For many of us, thinking about ourselves as fluid, or with souls as big as the universe, connected to the energy flow of all that is, slips us out just beyond our comfort zone. But without the judgment of the left brain saying that I am a solid, my perception of myself returned to this natural state of fluidity…. My eyes could no longer perceive things as things that were separate from one another. Instead, the energy of everything blended together.” .
“The now off-line intellectual mind of my left hemisphere no longer inhibited my innate awareness that I was the miraculous power of life…. I was simply a being of light radiating life into the world… I experienced people as concentrated packages of energy. Doctors and nurses were massive conglomerations of powerful beams of energy that came and went.”
That description is, of course, identical to Castaneda’s experience of seeing human beings as luminous spheres shooting off energy in all directions, which accomplishment came about in much the same way as Taylor describes in her own terms,
“Imagine, if you will, what it would feel like to have each of your natural faculties systematically peeled away from your consciousness. First, imagine you lose your ability to make sense of sound coming in through your ears. You are not deaf, you simply hear all sound as chaos and noise. Second, remove your ability to see the defined forms of any objects in your space. You are not blind, you simply cannot see three-dimensionally [ie, perspectivally], or identify color. You have no ability to track an object in motion or distinguish clear boundaries between objects….No longer capable of perceiving temperature, vibration, pain or proprioception (position of your limbs), your awareness of your physical boundaries shift. The essence of your energy expands as it blends with the energy around you, and you sense that you are as big as the universe. Those little voices inside your head, reminding you of who you are and where you live, become silent. You lose memory connection to your old emotional self and the richness of this moment, right here, right now, captivates your perception. Everything, including the life force you are, radiates pure energy. With childlike curiosity, your heart soars in peace and your mind explores new ways of swimming in a sea of euphoria. Then ask yourself, how motivated would you be to come back to a highly structured routine?” (p. 78-9)
All the things that Taylor underwent inadvertently to get to her new cognition rooted in a realisation of the greater self which she is beyond ego function were, in Castaneda, deliberately induced by his teacher and by hard work. That is the only difference in how the wings of perception came to be unfolded in both cases, along with the loss of the human form.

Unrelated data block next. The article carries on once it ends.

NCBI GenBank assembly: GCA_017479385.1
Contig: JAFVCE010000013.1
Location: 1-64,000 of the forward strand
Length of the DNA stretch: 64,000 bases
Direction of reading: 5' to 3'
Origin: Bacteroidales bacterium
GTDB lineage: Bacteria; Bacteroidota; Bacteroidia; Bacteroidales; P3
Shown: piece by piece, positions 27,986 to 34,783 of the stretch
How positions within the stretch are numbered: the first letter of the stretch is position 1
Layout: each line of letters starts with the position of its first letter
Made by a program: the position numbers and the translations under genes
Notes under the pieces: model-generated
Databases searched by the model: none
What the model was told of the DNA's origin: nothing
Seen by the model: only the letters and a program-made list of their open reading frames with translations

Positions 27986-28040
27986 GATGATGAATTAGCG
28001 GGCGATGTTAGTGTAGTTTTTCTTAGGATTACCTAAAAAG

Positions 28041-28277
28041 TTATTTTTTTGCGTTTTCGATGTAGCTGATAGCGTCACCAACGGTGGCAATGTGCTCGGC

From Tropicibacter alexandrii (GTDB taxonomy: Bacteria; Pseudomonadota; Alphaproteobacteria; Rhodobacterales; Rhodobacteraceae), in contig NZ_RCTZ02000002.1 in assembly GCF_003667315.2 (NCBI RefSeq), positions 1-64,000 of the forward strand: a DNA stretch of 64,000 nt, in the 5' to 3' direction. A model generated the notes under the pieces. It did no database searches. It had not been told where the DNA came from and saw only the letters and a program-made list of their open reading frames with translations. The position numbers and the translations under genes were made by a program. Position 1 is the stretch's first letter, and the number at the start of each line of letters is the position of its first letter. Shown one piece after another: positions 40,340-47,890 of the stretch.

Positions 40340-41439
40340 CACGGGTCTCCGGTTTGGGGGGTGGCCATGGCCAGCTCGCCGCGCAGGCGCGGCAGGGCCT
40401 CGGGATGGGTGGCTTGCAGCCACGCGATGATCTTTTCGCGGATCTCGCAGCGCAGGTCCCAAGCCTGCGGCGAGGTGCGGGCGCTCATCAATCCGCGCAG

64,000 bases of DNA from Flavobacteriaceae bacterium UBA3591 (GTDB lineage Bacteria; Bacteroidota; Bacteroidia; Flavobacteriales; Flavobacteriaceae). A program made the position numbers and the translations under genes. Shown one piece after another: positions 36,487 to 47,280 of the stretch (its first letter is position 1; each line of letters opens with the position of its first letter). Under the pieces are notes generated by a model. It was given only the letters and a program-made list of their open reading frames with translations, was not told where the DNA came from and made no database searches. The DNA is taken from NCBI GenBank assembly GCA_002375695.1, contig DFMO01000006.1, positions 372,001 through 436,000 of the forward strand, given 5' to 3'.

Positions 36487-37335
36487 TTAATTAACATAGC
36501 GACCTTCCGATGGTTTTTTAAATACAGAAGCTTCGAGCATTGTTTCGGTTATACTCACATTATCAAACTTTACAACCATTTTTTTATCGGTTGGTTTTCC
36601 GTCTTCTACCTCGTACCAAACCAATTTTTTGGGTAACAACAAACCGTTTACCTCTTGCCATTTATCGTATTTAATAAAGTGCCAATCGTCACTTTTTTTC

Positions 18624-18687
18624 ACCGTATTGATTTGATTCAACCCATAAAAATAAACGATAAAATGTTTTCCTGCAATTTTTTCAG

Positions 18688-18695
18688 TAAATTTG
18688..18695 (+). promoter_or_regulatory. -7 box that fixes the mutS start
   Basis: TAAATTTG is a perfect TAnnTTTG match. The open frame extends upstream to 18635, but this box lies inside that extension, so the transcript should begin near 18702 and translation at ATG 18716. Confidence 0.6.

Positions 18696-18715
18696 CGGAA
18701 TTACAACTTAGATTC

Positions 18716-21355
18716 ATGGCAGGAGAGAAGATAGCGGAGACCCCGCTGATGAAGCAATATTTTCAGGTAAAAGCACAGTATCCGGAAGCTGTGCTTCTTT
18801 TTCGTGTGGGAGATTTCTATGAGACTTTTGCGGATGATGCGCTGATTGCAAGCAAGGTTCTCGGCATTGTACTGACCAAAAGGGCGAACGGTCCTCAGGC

“Although I rejoiced in my perception of connection to all that is, I shuddered at the awareness that I was no longer a normal human being. How on earth would I exist as a member of the human race with this heightened perception that we are each a part of it all, and that the life force energy within each of us contains the power of the universe? How could I fit in with our society when I walk the earth with no fear? I was, by anyone’s standard, no longer normal. In my own unique way, I had become severely mentally ill. And I must say, there was both freedom and challenge for me in recognizing that our perception of the external world, and our relationship to it, is a product of our neurological circuitry. For all those years of my life, I really had been a figment of my own imagination!” (my italics, p. 70)
This realisation that “for all those years of my life, I really had been a figment of my imagination” is the description of human narcissism become conscious of itself as such and being then transformed into self-realisation. The escape from this narcissism as human mold was the expansion of consciousness beyond the boundaries of that fictitious self — the ascent beyond human form into formless awareness that was self-identical with “all that is”.
Hundreds and even thousands of books have been written about this possibility, of course. The one difference we have here is that the insights come from a neuroscientist and are given intelligible grounding and corroboration in neuro-anatomical terms. In other words, there is a scientific basis for those experiences as well as for the authenticity of Castaneda’s recorded experiences in heightened or altered states of perception.
What remains to be interpreted is how Taylor’s neurological insights into her own left and right mind functioning relate to Jean Gebser’s “irruption” of the integral consciousness structure, and why perhaps “the deficient rationality” (or nihilism) that characterises the breakdown of the mental-rational structure of consciousness as what we call “post-Enlightenment” or “Late Modernity” may be considered equivalently the growing dysfunctionality and incapacitation of left-hemisphere functioning, historically preparing the way for “right mind” emergence.
Taylor’s own experience (one could even call it “apocalyptic” in the authentic sense) sort of gives some substance to the motto of The Chrysalis: “in the emergency of the day is emergence”.